Thursday, 12 April 2018

Postcode lotteries (or why England is the most centralised large country in the world)

I don't know about you, but the term 'postcode lottery' makes my blood boil. We hear it all the time with its implication that everything should be the same everywhere or else things aren't fair. I get emails lobbying me to propose changes (usually expensive changes) because "it's a postcode lottery".

Here's a typical example:
'Our extensive new report highlights the bizarre situation where charity shops from the same chain, delivering exactly the same services and performing in exactly the same way, can get a completely different package of support in terms of rate relief and waste disposal charges simply because they are located on different sides of an authority boundary,’ said Robin Osterley, the chief executive of the Charity Retail Association.
Yes folks, these charities aren't getting the same deal from every local council because different councils exercise their discretion differently on business rates and waste collections. And therefore something should be done (by implication to make everywhere the same, to remove Council discretion).

There's a reason for much of this - national media and politics. I remember Anne Widdecombe explaining how, regardless of devolution, the national media expected a minister to appear on TV to explain why something or other was a postcode lottery (or failing, or underfunded, or inefficient). So long as this is the case, national government will tell local government what it has to do and how to do it while probably not providing 100% of the necessary resources.

I guess this explains comedian Geoff Norcott's observation (following his appearance on Question Time) that the politicians on the panel end up answering incredibly minor concerns ('dog poo in the paddling pool') that would be better addressed to the Parish Council.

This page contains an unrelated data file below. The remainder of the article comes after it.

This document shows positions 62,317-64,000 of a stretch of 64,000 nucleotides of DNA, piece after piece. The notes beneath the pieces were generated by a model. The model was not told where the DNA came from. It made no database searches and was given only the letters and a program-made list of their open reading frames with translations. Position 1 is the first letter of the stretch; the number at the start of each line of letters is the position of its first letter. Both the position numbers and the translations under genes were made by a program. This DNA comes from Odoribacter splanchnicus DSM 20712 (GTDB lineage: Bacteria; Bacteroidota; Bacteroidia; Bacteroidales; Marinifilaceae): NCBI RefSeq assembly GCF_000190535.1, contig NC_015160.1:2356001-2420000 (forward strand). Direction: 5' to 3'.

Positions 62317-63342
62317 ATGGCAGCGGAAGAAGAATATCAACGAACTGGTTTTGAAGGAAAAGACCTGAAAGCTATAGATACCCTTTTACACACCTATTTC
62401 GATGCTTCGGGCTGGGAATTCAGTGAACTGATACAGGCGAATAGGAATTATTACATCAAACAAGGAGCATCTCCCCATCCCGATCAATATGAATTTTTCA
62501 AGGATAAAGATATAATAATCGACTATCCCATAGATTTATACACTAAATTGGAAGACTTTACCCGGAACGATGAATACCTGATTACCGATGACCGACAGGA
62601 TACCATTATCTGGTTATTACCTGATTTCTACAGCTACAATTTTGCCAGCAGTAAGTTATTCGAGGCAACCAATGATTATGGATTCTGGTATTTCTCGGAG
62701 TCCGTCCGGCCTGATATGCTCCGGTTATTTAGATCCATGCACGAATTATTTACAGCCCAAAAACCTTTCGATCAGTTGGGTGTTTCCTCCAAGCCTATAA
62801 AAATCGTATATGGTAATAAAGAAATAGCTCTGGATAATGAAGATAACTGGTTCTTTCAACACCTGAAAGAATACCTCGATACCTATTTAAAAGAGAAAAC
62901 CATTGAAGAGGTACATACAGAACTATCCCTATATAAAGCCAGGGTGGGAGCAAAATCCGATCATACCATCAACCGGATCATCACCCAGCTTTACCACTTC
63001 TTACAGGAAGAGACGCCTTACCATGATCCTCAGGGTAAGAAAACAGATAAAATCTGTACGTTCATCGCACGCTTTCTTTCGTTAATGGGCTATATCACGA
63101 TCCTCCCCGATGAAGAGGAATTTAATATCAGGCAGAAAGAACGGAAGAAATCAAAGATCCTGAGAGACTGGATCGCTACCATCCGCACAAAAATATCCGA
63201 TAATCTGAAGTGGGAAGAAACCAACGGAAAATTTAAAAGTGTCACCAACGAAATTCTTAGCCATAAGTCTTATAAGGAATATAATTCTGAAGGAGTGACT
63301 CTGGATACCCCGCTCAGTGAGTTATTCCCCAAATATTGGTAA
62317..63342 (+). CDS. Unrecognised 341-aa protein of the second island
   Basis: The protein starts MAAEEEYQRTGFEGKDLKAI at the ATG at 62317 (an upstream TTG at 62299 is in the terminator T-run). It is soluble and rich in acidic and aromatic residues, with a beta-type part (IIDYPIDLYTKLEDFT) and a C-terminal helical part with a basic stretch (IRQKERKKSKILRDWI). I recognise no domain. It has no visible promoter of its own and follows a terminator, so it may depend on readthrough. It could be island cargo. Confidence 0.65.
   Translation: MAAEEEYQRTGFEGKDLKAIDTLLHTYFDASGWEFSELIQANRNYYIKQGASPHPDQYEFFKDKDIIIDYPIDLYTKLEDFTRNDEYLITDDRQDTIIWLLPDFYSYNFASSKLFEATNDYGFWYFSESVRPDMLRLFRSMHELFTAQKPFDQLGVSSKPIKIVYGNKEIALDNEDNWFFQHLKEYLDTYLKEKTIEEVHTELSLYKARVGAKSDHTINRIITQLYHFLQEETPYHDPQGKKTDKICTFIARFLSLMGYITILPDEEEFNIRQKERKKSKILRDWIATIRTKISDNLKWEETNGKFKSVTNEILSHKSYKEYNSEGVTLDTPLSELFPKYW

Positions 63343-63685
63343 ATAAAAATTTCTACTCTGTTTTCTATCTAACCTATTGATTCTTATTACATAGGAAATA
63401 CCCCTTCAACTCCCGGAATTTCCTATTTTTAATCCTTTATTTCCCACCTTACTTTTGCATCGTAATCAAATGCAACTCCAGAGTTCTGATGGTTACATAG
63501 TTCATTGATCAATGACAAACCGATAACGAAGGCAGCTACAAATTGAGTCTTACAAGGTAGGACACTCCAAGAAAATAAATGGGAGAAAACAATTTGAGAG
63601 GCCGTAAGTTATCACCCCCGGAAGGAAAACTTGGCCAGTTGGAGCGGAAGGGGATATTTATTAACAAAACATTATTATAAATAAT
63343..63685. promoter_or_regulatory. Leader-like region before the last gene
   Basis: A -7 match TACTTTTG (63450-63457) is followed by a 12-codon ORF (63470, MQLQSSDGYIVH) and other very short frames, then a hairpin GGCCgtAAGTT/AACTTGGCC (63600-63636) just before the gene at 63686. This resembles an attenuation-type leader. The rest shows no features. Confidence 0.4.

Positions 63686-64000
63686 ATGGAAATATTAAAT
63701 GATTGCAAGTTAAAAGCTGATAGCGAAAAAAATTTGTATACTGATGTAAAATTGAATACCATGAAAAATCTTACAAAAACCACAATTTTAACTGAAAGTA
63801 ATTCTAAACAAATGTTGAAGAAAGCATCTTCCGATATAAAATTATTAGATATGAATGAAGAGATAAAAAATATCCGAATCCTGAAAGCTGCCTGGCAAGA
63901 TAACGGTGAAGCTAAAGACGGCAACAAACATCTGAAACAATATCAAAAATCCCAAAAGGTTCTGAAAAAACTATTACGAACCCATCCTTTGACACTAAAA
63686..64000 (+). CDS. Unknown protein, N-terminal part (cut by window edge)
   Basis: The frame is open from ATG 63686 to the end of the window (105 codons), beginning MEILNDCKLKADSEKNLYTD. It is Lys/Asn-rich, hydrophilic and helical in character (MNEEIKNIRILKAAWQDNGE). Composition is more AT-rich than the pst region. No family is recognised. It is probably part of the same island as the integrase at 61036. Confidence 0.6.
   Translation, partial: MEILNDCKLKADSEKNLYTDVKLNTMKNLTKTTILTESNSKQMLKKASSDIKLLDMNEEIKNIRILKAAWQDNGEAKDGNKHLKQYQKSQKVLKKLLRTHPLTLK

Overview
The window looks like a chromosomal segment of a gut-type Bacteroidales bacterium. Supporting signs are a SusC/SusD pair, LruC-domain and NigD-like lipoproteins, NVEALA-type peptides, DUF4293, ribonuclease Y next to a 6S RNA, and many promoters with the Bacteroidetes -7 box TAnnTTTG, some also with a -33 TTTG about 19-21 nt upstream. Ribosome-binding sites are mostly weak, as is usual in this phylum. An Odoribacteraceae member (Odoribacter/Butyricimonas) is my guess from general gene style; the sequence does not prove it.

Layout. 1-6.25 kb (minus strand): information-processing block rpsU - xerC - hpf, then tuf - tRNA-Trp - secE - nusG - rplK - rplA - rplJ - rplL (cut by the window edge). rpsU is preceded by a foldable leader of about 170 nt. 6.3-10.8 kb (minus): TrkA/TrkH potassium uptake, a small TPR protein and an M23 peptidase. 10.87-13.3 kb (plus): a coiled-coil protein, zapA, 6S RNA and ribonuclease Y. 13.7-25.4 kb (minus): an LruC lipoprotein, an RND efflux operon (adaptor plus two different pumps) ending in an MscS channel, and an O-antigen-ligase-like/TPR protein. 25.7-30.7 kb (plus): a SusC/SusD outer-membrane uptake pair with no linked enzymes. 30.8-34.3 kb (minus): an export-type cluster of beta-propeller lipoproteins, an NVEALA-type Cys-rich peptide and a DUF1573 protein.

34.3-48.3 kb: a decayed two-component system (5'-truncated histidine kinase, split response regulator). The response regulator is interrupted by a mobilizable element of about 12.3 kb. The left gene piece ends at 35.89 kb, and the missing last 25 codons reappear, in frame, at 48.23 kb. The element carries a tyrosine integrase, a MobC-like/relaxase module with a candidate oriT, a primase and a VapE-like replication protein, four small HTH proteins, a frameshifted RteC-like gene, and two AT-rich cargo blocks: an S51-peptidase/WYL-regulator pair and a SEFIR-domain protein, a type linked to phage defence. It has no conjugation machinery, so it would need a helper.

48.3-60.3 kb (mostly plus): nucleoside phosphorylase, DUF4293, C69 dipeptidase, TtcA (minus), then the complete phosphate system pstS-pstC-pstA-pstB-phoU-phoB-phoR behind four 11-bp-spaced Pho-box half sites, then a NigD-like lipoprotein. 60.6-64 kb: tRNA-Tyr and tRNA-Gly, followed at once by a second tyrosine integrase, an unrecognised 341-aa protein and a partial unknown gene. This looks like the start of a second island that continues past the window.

My modest proposal - for when, by acclaim, you make me God Emperor for a week - is that we should ban the term 'postcode lottery' because it is helping destroy flexibility, creativity and innovation by local councils. Not that councils are all that good at this stuff (although we are massively better at it that national government) but, if councils have more discretion, people would be a lot closer to the people - elected people - making decisions about their lives.

And while we're about this business (and I'm still God Emperor) I would stop MPs having huge well-funded constituency offices full of people that go around doing things that really should be done by local councillors - and, yes, I'd devolve the benefits system, immigration administration and much else too. Frankly, we elect MPs to go down to London because we've got better things to do with our lives and, anyway, can't all fit into that fancy faux-gothic pile they've got to work in. And when those MPs have all got there, maybe they can stop fussing about postcode lotteries and let local councils get on with their job of running local services.


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